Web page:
The origins of Toronto indie band July Talk read like a rock ‘n’ roll fairy tale: once upon a time in Hogtown, Peter Dreimanis sat in a dimly lit bar, ignoring the banal sounds around him, until, that is, the beautiful and beguiling Leah Fay picked up the battered acoustic guitar that was making the rounds among the drunken patrons. It was musical love at first listen, and in the clear light of the next day, he sought out his musical soul-mate. Along with Ian Docherty (guitar), Josh Warburton (bass) and Danny Miles (drums), they created a unique sound that has graced musical establishments in Toronto and across Canada for over a year now.
Montrealers shouldn’t miss out on the chance to hear July Talk: Peter’s deep, raspy voice—think Tom Waits meets Nick Cave meets Kurt Cobain—alternates with Leah’s high, clear, ironic tones. Most songs are conversations between the two of them, giving listeners quirky insight into the murky realm of relationships gone bad and the love-hate that tends to rule many a love life. Their sound is raw, bluesy, raunchy, angry, ironic and driven.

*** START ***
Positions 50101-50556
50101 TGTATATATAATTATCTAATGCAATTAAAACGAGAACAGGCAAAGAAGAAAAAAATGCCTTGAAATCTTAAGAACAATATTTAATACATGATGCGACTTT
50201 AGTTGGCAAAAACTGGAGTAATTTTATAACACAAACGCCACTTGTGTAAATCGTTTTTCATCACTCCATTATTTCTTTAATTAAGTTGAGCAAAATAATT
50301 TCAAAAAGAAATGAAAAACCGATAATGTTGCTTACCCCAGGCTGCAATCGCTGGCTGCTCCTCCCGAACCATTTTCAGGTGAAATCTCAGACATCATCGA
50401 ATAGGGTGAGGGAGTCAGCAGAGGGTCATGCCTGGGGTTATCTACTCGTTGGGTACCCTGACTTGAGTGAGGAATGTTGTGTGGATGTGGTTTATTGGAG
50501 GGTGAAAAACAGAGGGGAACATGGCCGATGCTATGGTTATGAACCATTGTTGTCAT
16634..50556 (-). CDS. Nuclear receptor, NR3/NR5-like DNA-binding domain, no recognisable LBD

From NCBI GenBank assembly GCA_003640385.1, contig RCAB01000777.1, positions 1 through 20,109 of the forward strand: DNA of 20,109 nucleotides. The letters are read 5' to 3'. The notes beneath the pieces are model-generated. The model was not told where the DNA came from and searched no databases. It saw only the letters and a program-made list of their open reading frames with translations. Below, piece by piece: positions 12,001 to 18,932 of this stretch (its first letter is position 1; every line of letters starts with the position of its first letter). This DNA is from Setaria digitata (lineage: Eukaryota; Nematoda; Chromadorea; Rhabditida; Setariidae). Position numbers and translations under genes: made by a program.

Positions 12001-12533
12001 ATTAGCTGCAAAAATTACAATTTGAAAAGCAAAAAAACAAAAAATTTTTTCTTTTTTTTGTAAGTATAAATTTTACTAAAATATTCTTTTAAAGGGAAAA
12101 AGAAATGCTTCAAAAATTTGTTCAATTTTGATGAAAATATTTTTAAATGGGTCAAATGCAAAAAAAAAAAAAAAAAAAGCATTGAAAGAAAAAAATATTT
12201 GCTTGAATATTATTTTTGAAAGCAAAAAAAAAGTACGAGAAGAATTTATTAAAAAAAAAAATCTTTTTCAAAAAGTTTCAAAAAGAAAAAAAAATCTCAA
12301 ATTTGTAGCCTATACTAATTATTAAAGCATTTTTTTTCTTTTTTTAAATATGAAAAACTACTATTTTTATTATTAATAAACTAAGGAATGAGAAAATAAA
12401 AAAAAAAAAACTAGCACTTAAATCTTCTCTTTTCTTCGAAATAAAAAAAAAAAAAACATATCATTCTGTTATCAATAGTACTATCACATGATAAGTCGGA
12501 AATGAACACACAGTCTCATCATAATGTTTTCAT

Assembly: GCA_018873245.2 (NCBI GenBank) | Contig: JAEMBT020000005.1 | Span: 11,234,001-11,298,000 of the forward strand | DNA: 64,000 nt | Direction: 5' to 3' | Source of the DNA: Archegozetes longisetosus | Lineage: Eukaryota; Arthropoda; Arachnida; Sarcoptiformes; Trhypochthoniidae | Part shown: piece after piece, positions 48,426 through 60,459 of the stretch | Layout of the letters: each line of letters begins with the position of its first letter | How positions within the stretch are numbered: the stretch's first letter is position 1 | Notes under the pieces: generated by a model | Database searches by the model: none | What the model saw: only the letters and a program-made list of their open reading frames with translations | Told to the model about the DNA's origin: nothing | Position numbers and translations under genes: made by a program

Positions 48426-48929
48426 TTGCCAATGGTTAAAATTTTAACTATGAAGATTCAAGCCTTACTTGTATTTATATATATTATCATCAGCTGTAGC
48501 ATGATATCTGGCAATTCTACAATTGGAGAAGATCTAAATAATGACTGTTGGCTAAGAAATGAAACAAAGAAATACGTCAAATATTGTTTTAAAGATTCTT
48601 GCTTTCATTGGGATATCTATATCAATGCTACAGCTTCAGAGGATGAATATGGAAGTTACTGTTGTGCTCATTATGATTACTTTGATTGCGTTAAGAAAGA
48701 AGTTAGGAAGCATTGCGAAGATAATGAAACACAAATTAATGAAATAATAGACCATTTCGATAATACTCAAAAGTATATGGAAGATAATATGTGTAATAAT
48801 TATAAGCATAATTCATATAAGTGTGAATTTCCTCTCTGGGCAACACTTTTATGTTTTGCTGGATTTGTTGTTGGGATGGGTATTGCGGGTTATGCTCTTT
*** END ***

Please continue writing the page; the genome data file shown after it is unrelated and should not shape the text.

I had the opportunity to speak with Leah while she was in the car en route to Gravenhurst and the beginning of the eastern leg of their tour. She told me that the first ten songs on their self-titled album, released in October 2012, were written by Peter, but the four that were added when the album was rereleased a year or so later were more collaboratively created, indicative of a new approach to songwriting in the band. She describes the group’s creative process as “an opportunity for four people to call you on your shit: a shitty lyric is a shitty lyric and someone’s gonna call you on it.”
Leah, who has been writing songs since her days studying contemporary dance at Concordia, says the group’s influences range from the Beatles to Nirvana and Green Day, the Decemberists, Arcade Fire, Broken Social Scene, and Feist. But a quick listen to their songs Paper Girl or Guns and Ammunition show that July Talk has transcended their influences and solidified their own style.
Leah, who spent some formative years in Montreal, says that the shows they play in Montreal tend to be important and chaotic. In fact, their first show took place at Casa del Popolo in January 2011; a whopping 12 people turned out. Without a doubt though, Petit Campus will be packed on Tuesday, and July Talk will deliver the goods. When I asked Leah if she had any special message for Montrealers, she said, “I get really nervous when I play in Montreal — you terrify me and I love you for it… I feel like I’m showing up at a party and all my ex-lovers are there. “
This is obviously a party you won’t want to miss.
July Talk and Sam Cash & the Romantic Dogs are playing at Petit Campus (57 Prince Arthur E) on Tuesday December 10 at 9pm. $10.